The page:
By Steve Graf
For years, bass fishermen have heard the phrase, “The wind is your friend.” Well, this is not always true, and today I’ll explain why. Mother Nature can be very unpredictable, and she has an unforgivable temper. Some days she’s awesome with bluebird skies and rays of sunshine streaming down. Other days, she can unleash a rage of fury that will have you taking cover and counting your blessings.
But with regards to the quote of “The wind is your friend,” wind is a very important factor when it comes to the bass biting. Windy shores can be an awesome place to catch a few bass. The science says that the reason bass are present on windy shores is because of the food chain. Wind forces the plankton towards the bank which in turn brings in the smaller fish like shad and bream. When these guys show up, a feeding frenzy is about to begin as the bass will always follow the bait fish. A windy chop on the water’s surface allows anglers to get in close without spooking the fish. So this is why anglers like a little wind, but you must be careful what you wish for.
If there’s one thing that makes me very nervous, it’s an approaching thunderstorm. Over my years of tournament fishing, I’ve had a few rough encounters of the worst kind. Two years ago on Lake Sam Rayburn, a storm came over the lake from the southwest. The sky literally turned black as it approached, and I could tell this was not going to be a small storm. I had a co-angler fishing with me in this particular tournament, who I could tell was getting a little nervous as the lightning got really bad. The biggest problem was that the storm was coming from the same direction as the boat ramp we were trying to reach for the weigh-in. So we had a choice, either try and outrun the storm before it cut us off from the ramp or go east across the lake and seek cover in a cove as the storm hopefully passed over the west side of the lake.
Realizing that we were not going to beat the storm back to the ramp, I decided to head east across the lake and take cover in the nearest cove. As we were running across the lake at 70 mph, I noticed the waves were really starting to get bad with 3-foot rollers. Then out of the corner of my right eye, I noticed the water was swirling as the wind was now blowing what seemed like 40 plus mph. It was obvious we were not going to outrun this storm. As the wind continued to get stronger, it hit the side of boat while we were running at full speed, and it lifted the boat off the water! I thought we were about to flip over, so I let off the gas and the boat sat back down on the water. It was raining so hard that you could not see 20 feet in front of the boat, but we kept moving toward the cove to seek safety.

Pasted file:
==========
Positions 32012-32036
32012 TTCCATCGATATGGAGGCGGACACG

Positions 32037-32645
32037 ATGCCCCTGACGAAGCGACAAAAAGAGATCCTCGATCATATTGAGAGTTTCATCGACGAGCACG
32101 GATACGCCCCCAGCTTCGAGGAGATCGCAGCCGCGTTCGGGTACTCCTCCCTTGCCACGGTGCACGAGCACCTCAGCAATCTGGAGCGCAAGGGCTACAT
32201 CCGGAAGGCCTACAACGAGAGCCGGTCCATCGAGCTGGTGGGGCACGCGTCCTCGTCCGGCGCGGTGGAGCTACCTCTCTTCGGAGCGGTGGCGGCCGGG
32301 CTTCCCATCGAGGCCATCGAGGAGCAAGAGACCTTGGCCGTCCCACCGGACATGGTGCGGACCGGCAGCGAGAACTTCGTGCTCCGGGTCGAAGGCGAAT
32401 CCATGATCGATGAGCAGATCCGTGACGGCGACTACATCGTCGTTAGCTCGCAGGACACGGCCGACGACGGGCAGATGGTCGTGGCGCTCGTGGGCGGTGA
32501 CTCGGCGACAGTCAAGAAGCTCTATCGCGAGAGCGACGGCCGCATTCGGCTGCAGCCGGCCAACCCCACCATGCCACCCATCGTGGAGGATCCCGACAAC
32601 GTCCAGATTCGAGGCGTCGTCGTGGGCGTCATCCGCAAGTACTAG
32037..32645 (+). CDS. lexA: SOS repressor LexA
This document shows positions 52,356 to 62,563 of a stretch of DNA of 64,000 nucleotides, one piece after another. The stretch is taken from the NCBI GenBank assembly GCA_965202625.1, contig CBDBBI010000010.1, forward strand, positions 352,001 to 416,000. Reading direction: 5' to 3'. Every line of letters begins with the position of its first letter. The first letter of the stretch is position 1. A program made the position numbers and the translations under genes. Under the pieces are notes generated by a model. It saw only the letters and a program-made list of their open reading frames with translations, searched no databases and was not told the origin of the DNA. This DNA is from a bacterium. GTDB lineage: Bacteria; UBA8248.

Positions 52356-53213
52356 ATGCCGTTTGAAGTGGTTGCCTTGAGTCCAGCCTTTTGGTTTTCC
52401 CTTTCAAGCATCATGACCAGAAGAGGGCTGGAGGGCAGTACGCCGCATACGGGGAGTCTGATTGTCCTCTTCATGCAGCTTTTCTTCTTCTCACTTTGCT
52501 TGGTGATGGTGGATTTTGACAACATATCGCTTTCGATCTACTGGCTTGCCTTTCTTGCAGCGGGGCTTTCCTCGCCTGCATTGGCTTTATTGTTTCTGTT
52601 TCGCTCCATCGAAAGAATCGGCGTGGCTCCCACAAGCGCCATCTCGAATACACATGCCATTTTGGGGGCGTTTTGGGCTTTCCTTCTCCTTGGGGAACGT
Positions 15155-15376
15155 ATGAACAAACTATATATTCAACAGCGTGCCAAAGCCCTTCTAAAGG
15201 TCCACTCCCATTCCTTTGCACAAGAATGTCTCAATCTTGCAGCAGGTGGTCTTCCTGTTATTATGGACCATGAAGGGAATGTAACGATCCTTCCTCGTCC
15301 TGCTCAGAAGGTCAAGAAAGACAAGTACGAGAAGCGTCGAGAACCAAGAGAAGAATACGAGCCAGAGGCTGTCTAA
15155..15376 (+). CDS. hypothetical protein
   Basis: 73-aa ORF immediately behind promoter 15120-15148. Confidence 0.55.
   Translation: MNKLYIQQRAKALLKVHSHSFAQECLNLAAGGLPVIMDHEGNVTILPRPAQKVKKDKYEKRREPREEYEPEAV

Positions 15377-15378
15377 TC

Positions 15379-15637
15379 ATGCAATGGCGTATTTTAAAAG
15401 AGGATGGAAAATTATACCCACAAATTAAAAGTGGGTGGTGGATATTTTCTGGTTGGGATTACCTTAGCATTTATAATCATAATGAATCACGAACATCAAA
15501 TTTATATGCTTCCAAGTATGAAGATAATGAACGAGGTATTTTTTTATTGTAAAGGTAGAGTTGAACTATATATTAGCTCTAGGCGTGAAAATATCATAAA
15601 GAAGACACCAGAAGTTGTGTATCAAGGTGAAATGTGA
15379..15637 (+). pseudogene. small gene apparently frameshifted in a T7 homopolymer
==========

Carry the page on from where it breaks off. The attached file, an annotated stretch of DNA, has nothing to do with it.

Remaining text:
Next, I had one of those incidents that you have nightmares about… during the downpour I saw another boat coming in my direction from my left. In a matter of seconds, I knew immediately we were on a collision course. As he passed in front of me by a few inches at 60 mph, my heart jumped out of my chest as I shut the boat down. It was an absolute miracle that we did not hit. I could not believe the other boater never shut down, instead he just kept going which I thought was strange since we just avoided a deadly crash. With my co-angler trembling, we finally reach the cove and waited the storm out before heading for the weigh-in.
As I was in the weigh-in line, I saw the angler who I had the near collision with and approached him to apologize for what happened. Turns out, HE NEVER SAW ME ….and that there was divine intervention to save both of us. It explained why he never stopped or slowed down after he passed in front of me. HE NEVER SAW ME! This is why you need to get off the water as soon as you see an approaching storm. Because in a matter of minutes, things can go from bad to worse. Till next time be safe, good luck, good fishing and don’t forget to set the hook!
Steve Graf – Co-host
Hook’N Up & Track’N Down Show &
Tackle Talk Live